Yet another horror story has come out about the abuse of animals on farms. This time it’s at the Fair Oaks farm in Indiana. The owners give the usual excuse that they didn’t know this was going on. They express shock and make the usual promises to make things better. Unfortunately, we’ve heard this all before!
Three former employees of the large northwestern Indiana dairy have been charged with animal cruelty, following the release of an undercover video showing workers kicking and throwing young calves. Even worse, the video showed calves being hit with steel rods and burnt with branding irons.
As well as showing animal abuse, the video revealed that the farm had been untruthful about the destination of some of the male calves that were being sent to the veal industry.
Calves raised to make veal are severely confined. Veal calves live the entirety of their short lives in “vela crates,” wooden crates that severely restrict the calves’ movement. These crates are typically only 2.5 feet wide at most and have slatted wooden floors which are hard to stand on.
Calves raised to become veal are also purposely fed an all-liquid milk substitute which is deficient in iron and fiber. This insufficient diet makes the calves severely anemic in order to produce the pale-colored flesh that veal-eaters prefer.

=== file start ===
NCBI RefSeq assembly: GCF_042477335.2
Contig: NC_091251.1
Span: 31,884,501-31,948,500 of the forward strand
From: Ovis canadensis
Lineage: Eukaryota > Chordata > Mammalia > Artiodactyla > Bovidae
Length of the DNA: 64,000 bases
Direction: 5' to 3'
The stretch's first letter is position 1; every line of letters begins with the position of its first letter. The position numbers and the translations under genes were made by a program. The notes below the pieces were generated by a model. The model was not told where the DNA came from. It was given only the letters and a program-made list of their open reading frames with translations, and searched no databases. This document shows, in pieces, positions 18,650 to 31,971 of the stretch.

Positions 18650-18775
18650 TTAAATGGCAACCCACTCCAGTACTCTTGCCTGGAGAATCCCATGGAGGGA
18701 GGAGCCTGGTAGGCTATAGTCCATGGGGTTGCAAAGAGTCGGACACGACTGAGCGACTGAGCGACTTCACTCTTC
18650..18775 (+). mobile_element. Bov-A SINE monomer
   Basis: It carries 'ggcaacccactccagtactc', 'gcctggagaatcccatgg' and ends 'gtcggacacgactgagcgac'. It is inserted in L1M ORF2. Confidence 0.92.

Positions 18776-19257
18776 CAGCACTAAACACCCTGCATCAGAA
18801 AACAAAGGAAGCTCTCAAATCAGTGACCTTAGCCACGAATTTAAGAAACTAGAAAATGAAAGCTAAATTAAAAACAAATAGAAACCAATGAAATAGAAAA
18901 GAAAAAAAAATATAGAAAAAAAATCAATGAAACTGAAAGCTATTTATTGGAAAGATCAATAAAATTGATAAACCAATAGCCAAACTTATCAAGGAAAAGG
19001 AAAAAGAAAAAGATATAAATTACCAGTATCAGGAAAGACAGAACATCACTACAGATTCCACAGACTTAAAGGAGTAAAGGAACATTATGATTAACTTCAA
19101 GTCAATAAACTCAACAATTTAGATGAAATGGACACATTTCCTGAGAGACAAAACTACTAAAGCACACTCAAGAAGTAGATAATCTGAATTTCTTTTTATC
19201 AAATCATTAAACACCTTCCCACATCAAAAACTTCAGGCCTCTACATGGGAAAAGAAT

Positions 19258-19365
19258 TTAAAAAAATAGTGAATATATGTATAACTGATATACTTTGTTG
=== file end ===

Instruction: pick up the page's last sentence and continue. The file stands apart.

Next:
While undercover videos and law enforcement have their place, the only way to truly eliminate farm animal abuse is to follow a plant-based diet. When people stop buying animal products, and especially meat such as veal, farmers will stop producing it for sale and much animal suffering will be prevented.
Our taste for salmon is killing the orca whales. The southern resident orcas which inhabit the waters of the Salish Sea between the US and Canada, and the outer coasts of Washington, Oregon and California, are starving to death. They just can’t find enough of their primary food source, chinook salmon, to keep themselves well-fed. There are currently only 74 of them in the three pods of this group, down from a peak of 98 in 1995. Struggling to survive in hostile waters, the southern residents have not successfully reproduced in three years. Read more
This is serious. This could cost you your life! What if the medication your doctor gave you for an infection didn’t work? What if the second antibiotic didn’t work either? Blame the beef industry. According to a new study, sponsored by consumer and environmental groups, 23 out of 25 U.S. burger chains, including McDonald’s and Burger King, were found serving beef raised with the routine use of antibiotics.